However, AFAIK much of the music was concocted in collaboration with David Munrow, whose ensemble (the Early Music Consort of London) play on much of the soundtrack. Munrow in turn looked to various Renaissance, early Baroque and medieval composers (including a lot of Praetorius, with which the film opens) for his dots.  And of course Praetorius was a publisher as well as a composer - the dance suites in his Terpsichore are clearly French imports (the different ballets have French titles), although the actual authorship of these pieces is probably now untraceable for the most part. Praetorius certainly deserves an arranger credit, at least Smiley  [Praetorius never bothered much with crediting the composers he included in his dance collections - even though several of the pieces - such as Schein's LA BATTALIA - are clearly not Praetorius's work, and many of them date from up to a century beforehand).  There's also quite a bit of Munrow's own composition and improvisation on the soundtrack - there's a longish bit of improvisation on a Chinese sheng, for example. There are also a few medieval 'hits' on the soundtrack, which are known from different sources - such as "Schiazula Marazula", a pseudo-African (?) piece which was published in all kinds of dance albums from the 1550s onwards - Praetorius also includes it, but in a very watered-down contrapuntal arrangement of his own. It's not impossible that the tune (and it's only a melody-line - presumably played over a drone accompaniment?) had actually come from the Maghreb - shawm bands (shawms on the top lines, drone trumpets below, and a load of drums) used to busk their way round Europe at the time, bringing their own repertoire with them...  they have survived to this day in parts of Catalunya.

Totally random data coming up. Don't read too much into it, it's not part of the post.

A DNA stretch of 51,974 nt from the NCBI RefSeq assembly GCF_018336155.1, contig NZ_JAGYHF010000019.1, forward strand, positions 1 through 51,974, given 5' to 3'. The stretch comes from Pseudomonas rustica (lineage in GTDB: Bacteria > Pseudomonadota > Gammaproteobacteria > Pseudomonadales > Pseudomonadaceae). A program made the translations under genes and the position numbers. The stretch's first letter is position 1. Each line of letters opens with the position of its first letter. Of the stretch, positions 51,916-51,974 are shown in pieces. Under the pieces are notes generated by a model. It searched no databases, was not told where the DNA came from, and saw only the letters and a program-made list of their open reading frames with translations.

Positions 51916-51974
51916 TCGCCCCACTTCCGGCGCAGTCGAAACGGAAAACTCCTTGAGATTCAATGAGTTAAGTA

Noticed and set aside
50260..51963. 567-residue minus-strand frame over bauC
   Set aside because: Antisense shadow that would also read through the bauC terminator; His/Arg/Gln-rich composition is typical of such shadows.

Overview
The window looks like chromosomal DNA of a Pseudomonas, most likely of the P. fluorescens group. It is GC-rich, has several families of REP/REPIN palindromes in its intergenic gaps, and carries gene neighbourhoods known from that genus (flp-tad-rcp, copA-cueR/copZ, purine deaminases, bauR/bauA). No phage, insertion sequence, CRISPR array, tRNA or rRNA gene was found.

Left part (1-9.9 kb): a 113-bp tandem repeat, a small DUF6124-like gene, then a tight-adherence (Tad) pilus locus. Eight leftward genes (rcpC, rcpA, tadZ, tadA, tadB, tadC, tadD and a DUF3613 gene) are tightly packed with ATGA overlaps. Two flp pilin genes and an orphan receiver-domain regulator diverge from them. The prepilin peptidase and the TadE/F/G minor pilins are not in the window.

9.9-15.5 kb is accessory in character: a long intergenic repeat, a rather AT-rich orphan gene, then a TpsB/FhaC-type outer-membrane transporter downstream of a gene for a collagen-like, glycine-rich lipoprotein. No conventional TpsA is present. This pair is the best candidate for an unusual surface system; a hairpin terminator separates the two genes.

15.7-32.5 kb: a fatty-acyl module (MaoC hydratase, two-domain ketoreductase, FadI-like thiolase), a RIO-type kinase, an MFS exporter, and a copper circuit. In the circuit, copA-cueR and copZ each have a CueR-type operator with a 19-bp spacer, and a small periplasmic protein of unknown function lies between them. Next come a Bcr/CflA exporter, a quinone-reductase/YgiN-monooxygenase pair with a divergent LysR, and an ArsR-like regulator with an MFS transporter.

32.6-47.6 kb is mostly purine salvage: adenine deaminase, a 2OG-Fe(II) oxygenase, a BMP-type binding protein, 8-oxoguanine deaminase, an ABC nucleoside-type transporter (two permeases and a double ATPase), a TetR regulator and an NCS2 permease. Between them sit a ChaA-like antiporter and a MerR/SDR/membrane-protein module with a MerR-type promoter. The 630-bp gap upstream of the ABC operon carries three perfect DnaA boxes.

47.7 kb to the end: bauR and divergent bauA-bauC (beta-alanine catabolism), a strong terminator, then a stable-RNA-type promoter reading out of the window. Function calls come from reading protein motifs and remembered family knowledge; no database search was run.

[Way back when, I used to have lessons with Alan Lumsden, one of the core Munrow players - who told me who had played and composed what on The Devils. PMD was a friend of Munrow's, and it was all done in friendly collaboration, I believe?]
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Jolly Roger
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« Reply #190 on: November 27, 2013, 09:33:14 am »

Listening to The Symphonic Fantasy on BACH by Eugen Suchon.
This is one of the most horrific, turbulent and eerie works I have ever heard.
Put away all sharp objects before listening..this is very rough sledding, Kabelec's angriest moments come to mind. Be advised that the clip is over attenuated and should be played at the lowest 2 notches of the volume control at this site:

Eugen Suchon (1908 1993 ) - Symphonic Fantasy on BACH for Organ and Orchestra (1971)   
Czech Radio Symphony Orchestra, Ferdinand Klinda (organ),Jaroslaw Krombholc (conductor)

http://classical-music-online.net/en/production/41378
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kyjo
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« Reply #191 on: November 27, 2013, 03:54:16 pm »

Wow, I must hear that! I didn't know Suchon composed music like that!
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britishcomposer
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« Reply #192 on: November 27, 2013, 04:15:10 pm »

The Balfour Gardiner Overture is not a first recording either but a very engaging piece.

http://www.arkivmusic.com/classical/album.jsp?album_id=166967
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Dundonnell
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« Reply #193 on: November 27, 2013, 04:36:54 pm »

The Balfour Gardiner Overture is not a first recording either but a very engaging piece.

http://www.arkivmusic.com/classical/album.jsp?album_id=166967

Wrong thread, Mathias Smiley
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cjvinthechair
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« Reply #194 on: November 27, 2013, 04:44:23 pm »

Back from the high seas (C's ?) - yes,quite lovely, thank you; Genova to Santos(Brazil) - on brief call in Barcelona, picked up in the Liceu shop a v. cheap & elderly recording of Rodion Shchedrin's 'Dead Souls' (operatic scenes after the Epic Poem by Nikolai Gogol), that I've just put on as background to this.
 Anyone familiar ?
Don't think it's going to become a 'go to' disc thus far, but very listenable as ever from RS.
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Clive